This rigged charger can hijack your new laptop

Dave Lee
North America technology reporter

The hijacked machine could be used to collect user data
Image caption,
"Give me your creds" - The hijacked machine could be used to collect user data

A neat feature of many modern laptops is the ability to power them up through the USB port. Unlike the rectangular USB ports of old, the newer type - USB-C - can carry enough power to charge your machine.

That’s great news: it means you don’t need to add a separate port just for charging. And when the USB port isn’t being used for power, it can be used for something useful, like plugging in a hard drive, or your phone.

But while you and I may look at that as an improvement, hackers see an opportunity to exploit a new vulnerability.

One researcher, who goes by the name MG, showed me how a Macbook charger could be booby-trapped. Modified in such a way it was possible to hijack a user's computer, without them having any idea it was happening.

It’s the kind of hack that gives security professionals the chills. The ubiquitous white, square chargers for MacBooks are seen in the offices and coffee shops of the world. They are borrowed, lost and replaced on a regular basis.

Nasty things

MG gutted the inside of the charger and filled it with small components - that’s all he’ll say about it, on the record - that are powered up when the unsuspecting victim connects it to their computer.

It’s extremely hard to detect - it still charged the laptop as normal.

Image source, MG
Image caption,
MG is keeping most of the details of the hack a secret

The hijacking device was able to insert a fake log-in screen into a website. Were he to use this technique for real, he could use this method to scoop-up whatever data I entered into the fake site.

"In the demo we're just capturing a username and password,” MG told me.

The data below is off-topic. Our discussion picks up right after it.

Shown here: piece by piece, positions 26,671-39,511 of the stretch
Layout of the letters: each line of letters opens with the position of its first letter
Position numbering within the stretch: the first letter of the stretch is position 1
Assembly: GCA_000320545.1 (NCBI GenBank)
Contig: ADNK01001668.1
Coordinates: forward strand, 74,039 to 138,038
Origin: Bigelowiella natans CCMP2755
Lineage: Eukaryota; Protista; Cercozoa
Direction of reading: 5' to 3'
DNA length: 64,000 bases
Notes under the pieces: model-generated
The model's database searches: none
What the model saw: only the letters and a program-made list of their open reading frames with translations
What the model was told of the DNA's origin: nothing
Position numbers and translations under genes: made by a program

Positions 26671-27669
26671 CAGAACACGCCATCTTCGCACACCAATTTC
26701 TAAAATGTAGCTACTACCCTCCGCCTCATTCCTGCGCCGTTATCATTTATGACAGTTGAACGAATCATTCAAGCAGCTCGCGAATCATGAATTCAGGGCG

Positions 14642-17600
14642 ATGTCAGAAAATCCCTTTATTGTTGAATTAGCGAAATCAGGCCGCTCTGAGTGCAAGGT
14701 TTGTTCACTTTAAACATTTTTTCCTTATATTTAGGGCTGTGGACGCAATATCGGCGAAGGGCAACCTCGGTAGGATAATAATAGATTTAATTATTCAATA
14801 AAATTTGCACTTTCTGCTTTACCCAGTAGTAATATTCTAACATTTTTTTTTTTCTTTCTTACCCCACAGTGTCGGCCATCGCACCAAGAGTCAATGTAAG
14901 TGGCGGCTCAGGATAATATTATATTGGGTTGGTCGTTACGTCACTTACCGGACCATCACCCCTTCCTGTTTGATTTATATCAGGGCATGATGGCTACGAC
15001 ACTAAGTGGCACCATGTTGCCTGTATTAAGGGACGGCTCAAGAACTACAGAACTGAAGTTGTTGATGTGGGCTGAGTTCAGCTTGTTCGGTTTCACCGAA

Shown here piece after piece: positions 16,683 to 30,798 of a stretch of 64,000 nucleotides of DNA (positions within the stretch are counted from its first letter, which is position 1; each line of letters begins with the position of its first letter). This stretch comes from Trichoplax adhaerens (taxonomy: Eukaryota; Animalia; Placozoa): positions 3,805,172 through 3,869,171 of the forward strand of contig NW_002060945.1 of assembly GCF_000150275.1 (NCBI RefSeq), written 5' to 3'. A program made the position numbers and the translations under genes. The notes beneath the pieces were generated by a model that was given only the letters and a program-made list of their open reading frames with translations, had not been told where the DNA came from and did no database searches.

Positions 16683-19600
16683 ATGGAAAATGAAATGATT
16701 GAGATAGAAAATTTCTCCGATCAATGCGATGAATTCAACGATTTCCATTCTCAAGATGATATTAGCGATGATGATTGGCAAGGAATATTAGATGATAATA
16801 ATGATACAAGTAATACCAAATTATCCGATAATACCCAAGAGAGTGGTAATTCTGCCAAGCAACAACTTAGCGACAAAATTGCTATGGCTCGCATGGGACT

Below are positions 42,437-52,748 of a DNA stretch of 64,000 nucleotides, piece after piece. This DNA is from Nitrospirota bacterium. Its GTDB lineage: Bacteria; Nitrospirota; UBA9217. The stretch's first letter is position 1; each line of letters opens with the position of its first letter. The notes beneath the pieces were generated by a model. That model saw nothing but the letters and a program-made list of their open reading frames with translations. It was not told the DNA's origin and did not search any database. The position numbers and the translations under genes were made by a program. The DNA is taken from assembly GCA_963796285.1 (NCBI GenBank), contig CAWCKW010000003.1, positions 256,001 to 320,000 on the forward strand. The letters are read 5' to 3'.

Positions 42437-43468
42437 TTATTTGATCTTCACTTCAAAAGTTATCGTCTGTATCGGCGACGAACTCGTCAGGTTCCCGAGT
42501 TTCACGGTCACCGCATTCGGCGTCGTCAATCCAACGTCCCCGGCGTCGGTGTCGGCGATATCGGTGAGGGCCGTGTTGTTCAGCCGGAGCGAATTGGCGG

"But this can also inject malware, root kits and persistent types of infections that could be malicious.”

MG is early in the testing phase, but he predicts the attack would likely work on any machine that uses USB-C to get its power.

"In this case it’s an Apple, but it works on HP, Lenovo and a lot of others,” he said.

Apple did not reply to a request for comment, nor did the USB Implementors Forum, the group responsible for supporting the standard.

Charing desperation

I met MG in a hallway at Def Con, an annual conference for hackers held in Las Vegas. Typically, researchers use the event to explain, in mind-frying detail, how a vulnerability works - a process that comes well after informing the manufacturer and giving them a chance to fix it.

But in this case, MG is keeping the precise details to himself. He doesn’t work for a security company, and so he is inviting other researchers to work with him to see how this technique could be used, but said he may make his findings public eventually.

The attack in principle is not a new discovery. In mobile phones, where the charging point is often the same slot through which the device sends and receives data, hackers have already been known to carry out so-called “juice jacking” attacks. These prey on a person’s desperation to get some much-needed charge.

What is different is that deployment of this kind of attack on computers, made possible since the move to USB-C.

“These types of attack are not new,” explained David Rogers, from security consultancy Copper Horse, and also a lecturer at Oxford.

“Users need to exercise good hygiene when it comes to plugging anything into their machines or phones and avoid using public charging stations.

"Equally, equipment makers using USB for both charging and data need to adopt a security-by-default approach which means designing devices so that they automatically only use charge mode, rather than immediately allowing data transfer.”

Not a good idea

The simplest way to protect against this kind of attack is obvious: keep an eye on your charger. But from a technical standpoint, MG said added defenses could be put in place to make the user aware of what is being plugged in - even if it could interrupt the simplicity that made USB popular.

"When you plug in a device and it's automatically trusted, that may not be a good idea,” he said.

"We could start doing some level of trust-based pairing that we see with Bluetooth devices, or some level of firewall so that at least the first time a new device is plugged in you should be alerted.”

But, as any security researcher will tell you, the weakest point in any defense is the human. And history has shown us that making unsuspecting people plug something into their computers is surprisingly easy. One of the most famous cyber-attacks, blamed on Israel and the US, though never confirmed, began with a USB flash drive being plugged into a computer at an Iranian power plant.

Many companies, including IBM, have banned employees from using USB sticks. It would much more difficult, you’d imagine, to prevent employees plugging in malicious chargers that look identical to the real deal.


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